As always Paul is practical and gives some pragmatic advice at the end of this long passage on the question of eating meat offered to idols. This is a summary of what he writes:
1. A Christian can buy anything that is sold in the shops without question. All things ultimately are God's and should be eaten in the spirit of thankfulness to Him.
2. Accept anything that is given to you when you go to eat at someone's house: be a good guest. However, if a fellow believer informs you that he or she is troubled by the knowledge that the meat has been offered as a sacrifice to an idol, don't eat it...which brings us to the basics:
3. A fundamental principle is that what we do and don't do as believers is determined not only be our own conscience, but the sense of how it will affect other Christians. Christian freedom is real, but that freedom should not ever be used to hurt others, only to help them.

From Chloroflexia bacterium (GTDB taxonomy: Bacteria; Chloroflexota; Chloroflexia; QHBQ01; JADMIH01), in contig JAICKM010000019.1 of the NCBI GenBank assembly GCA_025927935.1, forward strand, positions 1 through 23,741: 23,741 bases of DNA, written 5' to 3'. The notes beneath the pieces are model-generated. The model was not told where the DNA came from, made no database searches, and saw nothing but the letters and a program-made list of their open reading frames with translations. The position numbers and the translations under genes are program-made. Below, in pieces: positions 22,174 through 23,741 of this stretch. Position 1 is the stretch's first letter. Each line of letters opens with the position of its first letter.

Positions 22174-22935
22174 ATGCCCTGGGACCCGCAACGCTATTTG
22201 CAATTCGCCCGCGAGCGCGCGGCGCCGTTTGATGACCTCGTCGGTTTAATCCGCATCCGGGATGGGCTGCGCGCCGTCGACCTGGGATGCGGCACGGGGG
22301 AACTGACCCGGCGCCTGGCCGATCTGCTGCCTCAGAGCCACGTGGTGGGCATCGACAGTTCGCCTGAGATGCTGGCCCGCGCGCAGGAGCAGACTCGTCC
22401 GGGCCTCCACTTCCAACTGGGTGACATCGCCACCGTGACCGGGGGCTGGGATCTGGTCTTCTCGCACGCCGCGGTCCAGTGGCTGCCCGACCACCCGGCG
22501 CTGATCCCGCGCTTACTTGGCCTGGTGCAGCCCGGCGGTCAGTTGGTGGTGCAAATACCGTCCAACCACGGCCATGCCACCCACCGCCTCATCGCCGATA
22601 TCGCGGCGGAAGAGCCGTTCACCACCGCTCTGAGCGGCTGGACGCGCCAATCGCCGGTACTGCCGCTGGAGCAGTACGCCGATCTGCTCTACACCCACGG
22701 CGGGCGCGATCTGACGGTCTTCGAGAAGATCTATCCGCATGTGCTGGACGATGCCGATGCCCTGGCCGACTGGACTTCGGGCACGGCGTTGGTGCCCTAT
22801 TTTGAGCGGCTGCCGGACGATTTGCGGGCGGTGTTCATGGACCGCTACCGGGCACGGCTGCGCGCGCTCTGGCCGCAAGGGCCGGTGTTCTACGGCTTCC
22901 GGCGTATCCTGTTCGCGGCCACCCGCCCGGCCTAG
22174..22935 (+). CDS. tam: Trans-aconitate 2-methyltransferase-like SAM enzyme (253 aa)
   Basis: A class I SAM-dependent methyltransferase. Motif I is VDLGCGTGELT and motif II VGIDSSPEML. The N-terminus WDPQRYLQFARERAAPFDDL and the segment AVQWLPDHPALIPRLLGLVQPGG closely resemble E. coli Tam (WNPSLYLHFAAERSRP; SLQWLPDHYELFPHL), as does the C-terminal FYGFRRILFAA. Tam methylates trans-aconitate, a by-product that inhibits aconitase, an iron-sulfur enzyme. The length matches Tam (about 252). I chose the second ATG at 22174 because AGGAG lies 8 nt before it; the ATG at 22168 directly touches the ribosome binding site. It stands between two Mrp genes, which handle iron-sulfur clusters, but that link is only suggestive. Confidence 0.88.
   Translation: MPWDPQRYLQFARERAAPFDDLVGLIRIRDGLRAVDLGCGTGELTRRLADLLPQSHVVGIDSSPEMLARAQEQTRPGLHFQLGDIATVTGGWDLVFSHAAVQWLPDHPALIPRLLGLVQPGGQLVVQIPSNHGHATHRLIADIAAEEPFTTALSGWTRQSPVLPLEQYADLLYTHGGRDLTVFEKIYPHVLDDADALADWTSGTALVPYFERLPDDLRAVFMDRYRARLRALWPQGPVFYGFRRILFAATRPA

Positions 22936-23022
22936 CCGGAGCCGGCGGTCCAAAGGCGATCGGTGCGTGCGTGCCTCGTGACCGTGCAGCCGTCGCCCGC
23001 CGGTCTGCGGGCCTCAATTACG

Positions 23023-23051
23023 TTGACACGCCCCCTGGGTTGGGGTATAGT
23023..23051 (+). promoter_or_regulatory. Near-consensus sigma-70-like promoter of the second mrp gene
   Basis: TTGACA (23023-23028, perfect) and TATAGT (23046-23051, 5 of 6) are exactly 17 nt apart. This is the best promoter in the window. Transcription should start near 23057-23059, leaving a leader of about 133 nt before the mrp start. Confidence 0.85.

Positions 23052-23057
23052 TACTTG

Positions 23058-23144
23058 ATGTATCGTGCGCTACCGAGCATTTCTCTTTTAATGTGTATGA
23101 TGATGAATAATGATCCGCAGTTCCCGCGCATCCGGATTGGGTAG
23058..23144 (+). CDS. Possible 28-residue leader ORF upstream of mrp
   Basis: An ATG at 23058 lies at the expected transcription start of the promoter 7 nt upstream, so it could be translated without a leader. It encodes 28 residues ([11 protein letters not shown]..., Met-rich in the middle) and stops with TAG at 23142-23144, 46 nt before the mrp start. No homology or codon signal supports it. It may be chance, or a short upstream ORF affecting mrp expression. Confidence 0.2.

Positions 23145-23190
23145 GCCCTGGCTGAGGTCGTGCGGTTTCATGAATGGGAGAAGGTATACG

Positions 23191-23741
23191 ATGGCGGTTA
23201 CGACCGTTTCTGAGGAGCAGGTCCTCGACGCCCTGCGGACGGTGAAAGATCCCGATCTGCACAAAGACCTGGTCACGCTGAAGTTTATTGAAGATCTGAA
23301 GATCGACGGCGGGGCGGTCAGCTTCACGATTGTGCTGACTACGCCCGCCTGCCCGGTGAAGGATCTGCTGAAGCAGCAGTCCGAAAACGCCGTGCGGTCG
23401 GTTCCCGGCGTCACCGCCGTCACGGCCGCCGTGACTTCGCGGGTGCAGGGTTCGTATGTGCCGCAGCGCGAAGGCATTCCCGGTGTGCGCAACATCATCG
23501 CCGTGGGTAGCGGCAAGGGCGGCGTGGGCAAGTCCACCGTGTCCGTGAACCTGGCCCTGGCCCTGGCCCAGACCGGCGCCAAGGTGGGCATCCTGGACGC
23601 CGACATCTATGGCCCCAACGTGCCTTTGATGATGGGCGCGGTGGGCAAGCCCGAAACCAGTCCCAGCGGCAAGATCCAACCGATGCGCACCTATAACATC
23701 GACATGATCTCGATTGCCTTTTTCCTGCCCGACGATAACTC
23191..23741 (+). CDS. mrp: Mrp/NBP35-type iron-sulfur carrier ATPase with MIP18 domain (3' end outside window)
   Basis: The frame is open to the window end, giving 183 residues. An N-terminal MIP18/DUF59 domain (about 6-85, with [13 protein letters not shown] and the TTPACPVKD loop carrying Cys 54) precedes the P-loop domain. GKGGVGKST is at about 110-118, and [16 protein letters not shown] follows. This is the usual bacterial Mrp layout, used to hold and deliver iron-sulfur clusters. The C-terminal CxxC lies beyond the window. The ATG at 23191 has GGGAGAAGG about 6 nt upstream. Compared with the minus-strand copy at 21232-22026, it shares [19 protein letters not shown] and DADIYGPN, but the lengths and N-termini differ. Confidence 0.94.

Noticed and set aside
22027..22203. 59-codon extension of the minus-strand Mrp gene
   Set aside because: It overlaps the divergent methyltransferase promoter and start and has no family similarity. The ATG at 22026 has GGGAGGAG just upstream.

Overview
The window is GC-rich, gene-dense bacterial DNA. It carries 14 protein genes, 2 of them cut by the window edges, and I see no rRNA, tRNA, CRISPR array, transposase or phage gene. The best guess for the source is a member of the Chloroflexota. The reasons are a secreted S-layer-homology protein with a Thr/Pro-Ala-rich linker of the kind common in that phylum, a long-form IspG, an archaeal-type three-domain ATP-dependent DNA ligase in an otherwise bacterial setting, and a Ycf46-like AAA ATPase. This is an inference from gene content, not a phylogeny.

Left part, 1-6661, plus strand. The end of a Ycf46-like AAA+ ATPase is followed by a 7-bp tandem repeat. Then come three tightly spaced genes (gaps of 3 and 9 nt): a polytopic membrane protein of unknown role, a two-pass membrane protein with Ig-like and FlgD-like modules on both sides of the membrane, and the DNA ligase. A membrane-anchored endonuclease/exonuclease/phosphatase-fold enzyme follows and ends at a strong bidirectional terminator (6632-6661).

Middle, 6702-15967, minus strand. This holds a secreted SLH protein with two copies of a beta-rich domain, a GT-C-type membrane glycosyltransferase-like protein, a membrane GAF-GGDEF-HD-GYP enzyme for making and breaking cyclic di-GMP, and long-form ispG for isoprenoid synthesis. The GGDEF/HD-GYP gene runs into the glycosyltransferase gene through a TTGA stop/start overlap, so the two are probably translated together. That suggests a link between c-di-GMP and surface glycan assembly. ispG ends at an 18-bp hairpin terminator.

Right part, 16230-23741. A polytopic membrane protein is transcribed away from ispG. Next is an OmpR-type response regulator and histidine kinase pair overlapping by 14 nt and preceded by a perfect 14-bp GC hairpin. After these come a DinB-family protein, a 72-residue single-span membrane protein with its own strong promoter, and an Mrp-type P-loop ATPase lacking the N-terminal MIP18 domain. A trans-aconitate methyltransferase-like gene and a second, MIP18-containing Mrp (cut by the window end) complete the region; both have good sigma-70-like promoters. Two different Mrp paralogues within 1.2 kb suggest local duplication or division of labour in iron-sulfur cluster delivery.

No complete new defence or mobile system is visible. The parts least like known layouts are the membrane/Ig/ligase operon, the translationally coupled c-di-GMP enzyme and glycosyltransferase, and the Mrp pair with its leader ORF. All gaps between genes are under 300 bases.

That duty extended to the Jews- that is, to those who generally were hostile to the Christian Faith; to the Greeks-that is, to those who generally were indifferent to Christianity; and to the fellow church members, as it is a fact of life that there are people we look up to and if you are a mature Christian there will be those in the church looking up to you as a role model, just as many new believers of that time looked up to such as Paul.